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As the euro zone goes begging, an emerging world demands its pound of flesh.
BRUSSELS — Remember Jacques Chirac?
Back in the early 2000s, France’s president liked to taunt the US with his vision of a "multi-polar" world where a cluster of emerging powers would team up with a strong, united Europe to challenge American hegemony.
What a difference a decade can make.
This week’s G20 summit underscored that Chirac should have been careful what he had wished for.
Those powerful new global players have indeed risen. But it's Europe, debilitated by its seemingly unending debt crisis, that's seen its standing eroded, with China, Brazil, India and the rest emerging on the world stage.
"We are witnessing the political weakening of the EU on the international scene," Jacek Saryusz-Wolski, a senior member of the European Parliament, told GlobalPost.
"The impact of the crisis is not only about pure economy," added the veteran Polish politician. "It is about the collateral damage being done to the union itself, its future, unity and security."
The Europeans were further humbled by the news that their failure to calm markets meant the likes of Colombia, Malaysia and South Africa had to come to their aid, chipping in when the International Monetary Fund passed round the begging bowl in order to double its firewall against a euro-zone meltdown to $456 billion.
That triggered immediate calls for the Europeans — and the United States which refused to contribute to the additional funding — to give up their dominant positions in running the IMF.
“Emerging economies are bailing out Europe, and they need something in return," said Carlos Zarco, a spokesman for the aid organization Oxfam. "Europe has to make room at the IMF decision-making table for the rest of the world."
European Union nations have suggested they are willing to review the system that gives them a third of votes on the IMF's board.
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More worrying in the longer term for the Europeans are the political and economic implications of contributions to the IMF war chest of $43 billion from China and $10 billion from Russia.
Kremlin officials have said that the "new economic environment" means European nations should be less picky about inward Russian investment in their economies. Chinese companies have been making cut-price investments in crisis-hit countries — including Portugal's electricity grid and Greece's main port. Some European diplomats are concerned that a creeping dependence is weakening Europe’s hand in political, strategic and economic dealings with Moscow and Beijing.
The crisis is affecting Europe's world standing in other ways.
Last month's NATO summit in Chicago failed to paper over deep concerns that plunging defense spending in cash-strapped European nations is undermining their capacity to run meaningful military operations.
“During the first two years of the financial crisis, defense spending by European members of NATO fell by $45 billion,” Karl Lamers, the German lawmaker who chairs the NATO Parliamentary Assembly told a recent conference.
“In the face of such spending cuts, it is increasingly difficult for NATO members to maintain defense capabilities in an appropriate way," he added. "We have reached a critical point.”
Before the crisis, Europeans responded to American criticism of their shrinking military budgets by vaunting the EU's "soft power" — notably, winning influence by coaxing former foes to follow the EU model of working together peacefully to build security and prosperity.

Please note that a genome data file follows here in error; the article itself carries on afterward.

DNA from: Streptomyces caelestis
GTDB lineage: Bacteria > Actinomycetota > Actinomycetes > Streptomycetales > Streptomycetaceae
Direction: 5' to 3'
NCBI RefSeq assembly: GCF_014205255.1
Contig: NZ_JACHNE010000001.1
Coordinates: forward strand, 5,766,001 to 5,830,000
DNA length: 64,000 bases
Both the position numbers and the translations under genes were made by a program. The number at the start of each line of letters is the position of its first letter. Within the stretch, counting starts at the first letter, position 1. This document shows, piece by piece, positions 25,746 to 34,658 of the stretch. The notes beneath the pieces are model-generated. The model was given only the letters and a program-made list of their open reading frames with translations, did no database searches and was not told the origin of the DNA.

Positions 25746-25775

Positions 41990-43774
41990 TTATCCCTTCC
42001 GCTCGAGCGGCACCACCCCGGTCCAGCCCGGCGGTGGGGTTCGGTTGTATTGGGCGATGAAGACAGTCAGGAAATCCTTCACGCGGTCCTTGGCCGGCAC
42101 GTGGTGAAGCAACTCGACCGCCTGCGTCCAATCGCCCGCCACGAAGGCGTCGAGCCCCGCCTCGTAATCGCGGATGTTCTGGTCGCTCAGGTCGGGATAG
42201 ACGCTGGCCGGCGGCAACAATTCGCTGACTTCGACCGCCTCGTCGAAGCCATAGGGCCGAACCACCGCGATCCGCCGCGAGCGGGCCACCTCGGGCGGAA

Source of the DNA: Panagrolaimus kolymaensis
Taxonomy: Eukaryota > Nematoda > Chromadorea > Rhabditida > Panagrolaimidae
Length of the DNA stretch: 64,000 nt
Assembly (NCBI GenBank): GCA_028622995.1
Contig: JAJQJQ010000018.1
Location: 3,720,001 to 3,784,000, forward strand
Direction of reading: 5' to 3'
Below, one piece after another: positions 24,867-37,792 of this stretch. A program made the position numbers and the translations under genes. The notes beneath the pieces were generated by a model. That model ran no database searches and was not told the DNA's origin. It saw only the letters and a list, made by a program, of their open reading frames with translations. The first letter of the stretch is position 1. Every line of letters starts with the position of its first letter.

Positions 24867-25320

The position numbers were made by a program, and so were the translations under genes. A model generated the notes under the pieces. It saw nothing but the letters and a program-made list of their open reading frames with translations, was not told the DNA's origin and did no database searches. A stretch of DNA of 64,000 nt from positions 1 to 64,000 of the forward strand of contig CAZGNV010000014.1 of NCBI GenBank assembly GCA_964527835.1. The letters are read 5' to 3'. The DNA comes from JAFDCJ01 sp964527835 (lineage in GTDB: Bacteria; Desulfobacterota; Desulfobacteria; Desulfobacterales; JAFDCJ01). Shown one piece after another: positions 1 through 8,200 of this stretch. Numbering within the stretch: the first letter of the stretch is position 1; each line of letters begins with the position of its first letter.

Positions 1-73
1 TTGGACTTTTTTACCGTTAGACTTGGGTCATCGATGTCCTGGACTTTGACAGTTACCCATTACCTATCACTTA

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The past three years of internal squabbling, and the growing economic disparities between the EU's north and south have left that idea in tatters.
"Europe’s declining appeal means it can no longer set an example for regional development elsewhere, thus further undermining power to shape the international agenda," Rob de Wijk, director of the Hague Center for Strategic Studies wrote in the latest edition of Europe's World, a policy journal.
"EU member states can no longer effectively defend their security and prosperity in an increasingly multi-polar world," he added.
EU governments long regarded Turkey as a poor neighbor, and cold shouldered its efforts to join the European club. Now Turkey's growth and debt levels are the envy of most EU nations. Its citizens are now richer that those in Romania and Bulgaria, and with growth rates forecast at over 6 percent for the next five years, its fast catching up with other EU members.
At the same time, interest in EU membership is waning. Data released recently by the Turkey's statistics authority showed support for joining had dropped from 63 percent to 44 percent over the past six years. Among young Turks, support fell from 74 percent to 47 percent.
For some Europe's weakness has become a joke.
When Spanish Prime Minister Mariano Rajoy reportedly texted "Spain is not Uganda" as a justification for demanding favorable terms in the EU’s bailout of debt-ridden Spanish banks this month, tweeters from the African nation delighted in pointing out that Uganda's economy is set to grow at over 5 percent this year while Spain braces for a 1.8 percent contraction.
Critics of the EU's global ambitions have been much amused by a video that emerged this week showing the bloc’s foreign policy chief Catherine Ashton heading to greet new Serbian President Tomislav Nikolic while searching for an aide "who knows what he looks like."
For Americans tempted to enjoy some schadenfreude at Europe's decline, the situation might not be so funny.
Not only does the prospect of a euro zone implosion threaten to drag down the US economy, but — despite the sometimes troubled relations with the likes of Chirac — Europe is a significant and, usually, reliable ally in certain geo-strategic times. Washington would miss its presence at diplomacy's top table.